Through the culmination of these two things, politicians will have a growing divide between the everyday Americans that voted them into office and themselves. When the requirement of filing fees is removed, the opportunity for 100 percent participation within our community becomes a genuine possibility.

I believe that eliminating filing fees will eliminate the benefits for high-income individuals while simultaneously benefiting the health of our democracy. While doing this is just a step in making our democracy and country better, any step forward is a progression toward a more beneficial society.

Stephen Josey,

New courthouse needs to be a priority

It would be hard to improve on the News & Press’ coverage of the courthouse issue in last week’s issue (dated Oct. 24). Thank you for two front-page stories on the subject. I encourage my fellow voters in Darlington County to vote YES on this question on Nov. 6.The ballot question uses the term “judicial center,” referring to a courthouse. In counties across our state, numerous judicial centers have been built in the past 10-15 years. Security has been a major reason for the spate of construction. In our case, our courthouse also has deterioration. The time for building or renovating in our county is past ripe.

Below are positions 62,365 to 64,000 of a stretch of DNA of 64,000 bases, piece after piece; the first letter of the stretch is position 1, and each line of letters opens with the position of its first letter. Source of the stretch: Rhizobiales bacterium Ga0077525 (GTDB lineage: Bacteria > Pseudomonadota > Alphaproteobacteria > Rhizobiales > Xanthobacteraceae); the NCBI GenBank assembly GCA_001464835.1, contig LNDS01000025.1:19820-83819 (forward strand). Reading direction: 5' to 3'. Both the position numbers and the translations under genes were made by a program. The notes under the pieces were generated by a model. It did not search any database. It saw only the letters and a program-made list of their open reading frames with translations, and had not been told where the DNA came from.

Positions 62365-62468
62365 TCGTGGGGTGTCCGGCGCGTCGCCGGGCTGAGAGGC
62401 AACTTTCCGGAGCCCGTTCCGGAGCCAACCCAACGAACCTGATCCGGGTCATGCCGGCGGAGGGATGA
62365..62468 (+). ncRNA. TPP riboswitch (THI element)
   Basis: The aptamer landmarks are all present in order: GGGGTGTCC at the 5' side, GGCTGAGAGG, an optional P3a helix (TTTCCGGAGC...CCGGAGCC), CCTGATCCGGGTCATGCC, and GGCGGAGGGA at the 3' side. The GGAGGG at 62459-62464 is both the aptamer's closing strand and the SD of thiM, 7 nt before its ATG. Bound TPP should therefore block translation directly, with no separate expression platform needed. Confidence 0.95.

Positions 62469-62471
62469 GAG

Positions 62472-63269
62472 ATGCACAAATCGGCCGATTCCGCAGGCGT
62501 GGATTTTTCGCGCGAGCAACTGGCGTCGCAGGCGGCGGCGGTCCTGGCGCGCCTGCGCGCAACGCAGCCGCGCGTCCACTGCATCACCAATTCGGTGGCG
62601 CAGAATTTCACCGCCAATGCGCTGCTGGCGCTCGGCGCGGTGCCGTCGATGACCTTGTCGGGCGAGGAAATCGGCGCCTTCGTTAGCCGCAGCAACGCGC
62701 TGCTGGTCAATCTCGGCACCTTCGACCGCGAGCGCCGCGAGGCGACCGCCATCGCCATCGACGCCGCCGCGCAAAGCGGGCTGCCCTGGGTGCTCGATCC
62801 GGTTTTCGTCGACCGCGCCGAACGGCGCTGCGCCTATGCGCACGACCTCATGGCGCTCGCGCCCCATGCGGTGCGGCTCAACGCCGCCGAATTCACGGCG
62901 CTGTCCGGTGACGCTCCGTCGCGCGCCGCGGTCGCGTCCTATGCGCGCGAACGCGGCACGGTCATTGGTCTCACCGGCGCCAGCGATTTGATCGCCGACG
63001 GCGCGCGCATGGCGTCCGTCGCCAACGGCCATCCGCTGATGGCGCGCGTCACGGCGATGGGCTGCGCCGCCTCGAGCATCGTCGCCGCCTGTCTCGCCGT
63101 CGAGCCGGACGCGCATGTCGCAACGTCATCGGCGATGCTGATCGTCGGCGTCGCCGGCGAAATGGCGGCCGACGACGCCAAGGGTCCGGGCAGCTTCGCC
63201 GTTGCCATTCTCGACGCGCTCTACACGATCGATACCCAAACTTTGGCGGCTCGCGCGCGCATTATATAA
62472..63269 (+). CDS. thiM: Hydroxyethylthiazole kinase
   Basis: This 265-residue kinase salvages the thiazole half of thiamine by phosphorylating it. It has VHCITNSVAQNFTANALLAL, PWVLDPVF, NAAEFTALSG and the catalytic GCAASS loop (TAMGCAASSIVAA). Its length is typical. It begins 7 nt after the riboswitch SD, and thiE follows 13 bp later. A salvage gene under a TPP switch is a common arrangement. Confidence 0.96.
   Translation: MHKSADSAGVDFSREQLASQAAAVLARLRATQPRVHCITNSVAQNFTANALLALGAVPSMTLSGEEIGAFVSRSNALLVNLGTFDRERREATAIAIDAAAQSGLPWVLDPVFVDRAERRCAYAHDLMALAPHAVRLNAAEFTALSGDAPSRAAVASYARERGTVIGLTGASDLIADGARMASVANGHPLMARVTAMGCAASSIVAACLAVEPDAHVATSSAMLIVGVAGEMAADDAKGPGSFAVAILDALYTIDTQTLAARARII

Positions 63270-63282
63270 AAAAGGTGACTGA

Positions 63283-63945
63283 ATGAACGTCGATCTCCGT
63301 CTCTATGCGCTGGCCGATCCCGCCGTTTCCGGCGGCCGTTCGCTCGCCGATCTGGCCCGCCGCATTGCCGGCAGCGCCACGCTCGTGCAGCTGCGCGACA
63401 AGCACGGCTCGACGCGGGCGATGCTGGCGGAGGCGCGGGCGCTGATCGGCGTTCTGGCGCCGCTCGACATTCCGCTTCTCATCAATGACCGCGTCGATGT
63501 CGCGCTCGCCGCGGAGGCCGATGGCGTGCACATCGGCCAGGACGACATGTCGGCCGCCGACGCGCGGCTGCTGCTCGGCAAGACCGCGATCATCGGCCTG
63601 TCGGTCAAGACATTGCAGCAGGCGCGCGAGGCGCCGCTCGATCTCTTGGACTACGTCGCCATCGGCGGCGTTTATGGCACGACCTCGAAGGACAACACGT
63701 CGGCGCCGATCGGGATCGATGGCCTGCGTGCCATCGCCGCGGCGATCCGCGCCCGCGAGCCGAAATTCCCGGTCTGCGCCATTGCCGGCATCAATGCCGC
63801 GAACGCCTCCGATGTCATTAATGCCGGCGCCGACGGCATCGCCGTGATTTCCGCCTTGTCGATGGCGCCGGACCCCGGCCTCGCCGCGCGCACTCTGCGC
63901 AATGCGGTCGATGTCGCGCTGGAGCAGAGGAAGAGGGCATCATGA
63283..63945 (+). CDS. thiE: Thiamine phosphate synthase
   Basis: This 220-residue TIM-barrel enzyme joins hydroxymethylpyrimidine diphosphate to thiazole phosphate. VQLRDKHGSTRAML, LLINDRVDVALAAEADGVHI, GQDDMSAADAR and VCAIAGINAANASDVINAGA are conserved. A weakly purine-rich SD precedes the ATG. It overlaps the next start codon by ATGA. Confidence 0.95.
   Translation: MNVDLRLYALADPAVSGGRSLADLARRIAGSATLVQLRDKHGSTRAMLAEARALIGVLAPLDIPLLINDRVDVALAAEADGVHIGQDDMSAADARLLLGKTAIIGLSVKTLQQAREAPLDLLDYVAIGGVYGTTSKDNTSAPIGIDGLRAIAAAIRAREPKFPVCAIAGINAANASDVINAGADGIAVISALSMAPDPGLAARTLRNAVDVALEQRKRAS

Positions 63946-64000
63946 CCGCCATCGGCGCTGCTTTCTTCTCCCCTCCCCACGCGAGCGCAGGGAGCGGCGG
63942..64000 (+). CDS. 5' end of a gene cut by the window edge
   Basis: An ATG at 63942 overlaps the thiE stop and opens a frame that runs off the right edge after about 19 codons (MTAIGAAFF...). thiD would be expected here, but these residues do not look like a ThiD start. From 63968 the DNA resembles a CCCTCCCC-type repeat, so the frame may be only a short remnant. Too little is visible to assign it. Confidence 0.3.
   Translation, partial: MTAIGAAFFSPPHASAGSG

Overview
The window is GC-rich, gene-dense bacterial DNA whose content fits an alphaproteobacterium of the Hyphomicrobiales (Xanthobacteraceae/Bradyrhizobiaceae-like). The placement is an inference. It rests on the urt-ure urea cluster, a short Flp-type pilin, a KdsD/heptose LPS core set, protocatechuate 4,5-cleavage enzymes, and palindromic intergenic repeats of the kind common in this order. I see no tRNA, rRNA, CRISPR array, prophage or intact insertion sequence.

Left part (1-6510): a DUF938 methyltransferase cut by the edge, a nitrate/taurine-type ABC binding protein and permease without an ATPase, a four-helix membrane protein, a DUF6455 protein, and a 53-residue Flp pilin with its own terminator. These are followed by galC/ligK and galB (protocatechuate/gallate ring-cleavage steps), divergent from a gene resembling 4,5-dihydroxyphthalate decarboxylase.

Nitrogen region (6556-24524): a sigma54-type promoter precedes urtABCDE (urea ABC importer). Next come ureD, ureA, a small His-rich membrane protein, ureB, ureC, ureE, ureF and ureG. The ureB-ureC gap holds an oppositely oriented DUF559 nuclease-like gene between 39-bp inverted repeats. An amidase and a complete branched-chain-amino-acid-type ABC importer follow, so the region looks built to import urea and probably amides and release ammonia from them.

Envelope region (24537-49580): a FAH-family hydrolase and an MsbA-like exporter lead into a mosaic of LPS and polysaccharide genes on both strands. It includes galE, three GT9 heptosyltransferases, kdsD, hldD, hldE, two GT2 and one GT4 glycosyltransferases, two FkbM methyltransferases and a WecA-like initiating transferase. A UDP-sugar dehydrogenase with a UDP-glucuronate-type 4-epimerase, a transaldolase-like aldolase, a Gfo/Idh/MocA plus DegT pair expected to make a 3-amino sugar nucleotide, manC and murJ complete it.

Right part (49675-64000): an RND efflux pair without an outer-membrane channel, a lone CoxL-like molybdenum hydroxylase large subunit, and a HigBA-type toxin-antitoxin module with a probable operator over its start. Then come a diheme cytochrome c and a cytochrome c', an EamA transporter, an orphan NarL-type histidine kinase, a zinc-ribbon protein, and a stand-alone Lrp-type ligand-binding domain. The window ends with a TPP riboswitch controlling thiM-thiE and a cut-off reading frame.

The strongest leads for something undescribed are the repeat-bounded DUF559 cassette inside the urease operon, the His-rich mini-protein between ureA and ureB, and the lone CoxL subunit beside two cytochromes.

While state law requires the judicial center (courthouse) be located within the city of Darlington, no such law exists for administrative offices (such as auditor’s, assessor’s and treasurer’s offices).

Personally, I hope the administrative offices will be located in or near Public Square. I think the activity that the employees and foot traffic generate is crucial to the city’s well-being (and this is important to the county as a whole).

While plans are not yet finalized on the “wheres” or new appearances of the building(s), I am willing to live with the uncertainty. The result may not be everything I want, but it seems important that we keep the project rolling. Progress on this project is what we need now. If the question were voted down (perish the thought), how is that really going to help anything?

Having watched the county’s recent handling of this matter, I have confidence in the approach being taken.